with the types of medium Diffusion
Diffusion is the movement of molecules by
random thermal agitation
resulting in the net movement of substances from
areas of High Concentration to areas of Low Concentration. Frick's
Frick's First Law
The Rate of Movement (the amount of substances
crossing a unit area per unit time)
is directly proportional to the Concentration Gradient
flux density Js = -Ds [Cs]/[x]
The Diffusion coefficient (Ds) is a proportionality
constant that measure how easily a given substance
moves through a particular medium The Ds is related to molecular size, the medium in
which it moves, and the temperature. Diffusion
Diffusion is rapid over short distances but extremely slow over long distances
The average time needed for a particle to diffuse a distance L is equal to
t = L2/Ds
where Ds is the diffusion coefficient
It takes 2.5 sec. for a glucose molecule to diffuse from one side of a 50 micron cell to the other.
However, it would take 32 years for the molecule to travel 1 meter by diffusion!
The rate of Diffusion can not match the requirements for the sustenance of large plant Bulk
Bulk Flow or Mass Flow
Bulk flow is the concerted movement of molecules en masse.
This is usually due to a Pressure Gradient
Pressure 1. Bulk Flow occurs regardless of solute concentration gradients!
2. The Rate of Bulk Flow through a hollow cylinder or pipe is related to many parameters.
Volume flow rate = [r4/8][p/x] (Poiseuilles Equation).
r: radius of the tube
, the viscosity of the liquid
[p/x], the pressure gradient that drives the flow
Thus, the Radius or Diameter of the pipe is the most important factor
If the Radius of a pipe is doubled the rate of Bulk Flow is increased by 16X! Question
Why do Vessel Members transport more water than Tracheids? Osmosis is the movement of a solvent like water
through a Membrane.
The plasma membrane of plant cells are selectively permeable
It is permeable to small, uncharged molecules.
It is relatively impermeable to large molecules and charged molecules like ions.
The direction and rate of water flow across a membrane are determined by
both concentration gradients and pressure gradients.
The Total Driving Force for Osmosis is called the Water potential.
Movement will occur
from areas of High Water Potential towards areas of Low Water Potential.
If the stem of the funnel is removed, there will be no outlet for the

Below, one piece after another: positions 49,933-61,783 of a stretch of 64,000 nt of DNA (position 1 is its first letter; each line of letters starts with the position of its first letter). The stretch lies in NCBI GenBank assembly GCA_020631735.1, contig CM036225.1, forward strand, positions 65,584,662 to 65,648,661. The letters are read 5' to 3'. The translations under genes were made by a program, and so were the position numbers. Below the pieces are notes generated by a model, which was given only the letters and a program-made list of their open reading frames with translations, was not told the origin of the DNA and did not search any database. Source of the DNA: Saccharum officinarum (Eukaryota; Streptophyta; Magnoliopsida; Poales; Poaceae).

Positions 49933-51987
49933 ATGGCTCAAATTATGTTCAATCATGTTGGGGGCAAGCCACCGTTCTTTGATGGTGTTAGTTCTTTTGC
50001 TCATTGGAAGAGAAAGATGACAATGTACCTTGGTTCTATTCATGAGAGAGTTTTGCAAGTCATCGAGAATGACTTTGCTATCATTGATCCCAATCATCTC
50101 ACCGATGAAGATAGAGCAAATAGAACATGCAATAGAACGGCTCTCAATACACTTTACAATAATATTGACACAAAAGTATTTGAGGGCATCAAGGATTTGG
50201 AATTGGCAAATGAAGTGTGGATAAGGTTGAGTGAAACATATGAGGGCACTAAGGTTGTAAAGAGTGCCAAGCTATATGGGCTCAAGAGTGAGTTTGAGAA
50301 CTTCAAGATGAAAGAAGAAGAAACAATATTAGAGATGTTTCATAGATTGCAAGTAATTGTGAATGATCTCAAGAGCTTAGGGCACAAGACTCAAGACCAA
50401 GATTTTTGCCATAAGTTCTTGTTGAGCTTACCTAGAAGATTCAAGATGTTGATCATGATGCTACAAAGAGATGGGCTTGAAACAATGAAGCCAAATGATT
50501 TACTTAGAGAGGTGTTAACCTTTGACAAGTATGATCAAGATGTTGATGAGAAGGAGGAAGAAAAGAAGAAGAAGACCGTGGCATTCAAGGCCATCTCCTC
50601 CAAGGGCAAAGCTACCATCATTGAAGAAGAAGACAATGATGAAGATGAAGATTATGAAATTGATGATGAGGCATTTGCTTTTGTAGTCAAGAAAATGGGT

Positive Hydrostatic Pressure that is produced by the influx of Water.
If the semi-permeable membrane is flexible and stretchable, it will
become bow towards the outside.
If the membrane is delicate, like the Plasmalemma, it will break.
If the membrane remains intact, water influx will continue until the Hydrostatic Pressure
inside the funnel makes the Water Potential of both compartments equal.
Water Water can cross plant membranes by diffusion of individual water molecules through
the membrane bilayer and by microscopic bulk flow of water molecules through a
water selective pore formed by integral membrane proteins such as aquaporins Three
Three major factors contribute to cell Water Potential
(free energy of water/unit volume; J m-3) w = s + p + g s Solute potential or osmotic potential
p Hydrostatic pressure of the solution
g Gravity potential
s = -RTCs
Where R is the gas constant [8.32 J mol-1K-1]
T is the absolute temperature
Cs is the solute concentration of the solution It
It is very important to remember that
[For ionic solutes that dissociate into 2 or more particles, C s must be multiplied by
the # of dissociated particles] The sign
The - sign indicates that dissolved solutes reduces the water
potential of a solution is relative to that of water
The water potential of pure water is 0 Pressure p The
The term Hydrostatic Pressure is used to indicate
the pressure component of Water Potential.
Positive Pressures increase the Water Potential.
[Positive Pressure would bring Water Molecules closer together.
This would foster a quasi-crystalline organization which has less
Entropy and greater Potential Energy] Negative Pressures reduce Water Potential.
[They pull water molecules further apart.
This disrupts Hydrogen Bonding & increases Entropy.
This lowers the potential energy of water]
The terms Tension & Negative Hydrostatic Pressure are used interchangeably.
Turgor Pressure is the Positive Hydrostatic Pressure that occurs inside plant cells. Gravity g g = wgh
Gravity causes water to move downward unless the gravity force
Is opposed by an equal and opposite force The
g depends on
The height (h) of the water above the reference-state water
The density of water (w)
The acceleration due to gravity (g)
Gravity is not a major consideration for plants less than 5 meters in height.
It is significant for taller trees. Examples
Examples illustrating the concept of water potential and its components 0.3 M Sucrose Examples
Examples illustrating the concept of water potential and its components One important point to remember:
Water flow is a passive process, water moves in response to physical forces,
Toward regions of low water potential or low free energy. ...
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This note was uploaded on 11/30/2011 for the course BIOLOGY 321 taught by Professor Min during the Winter '11 term at University of Michigan.
- Winter '11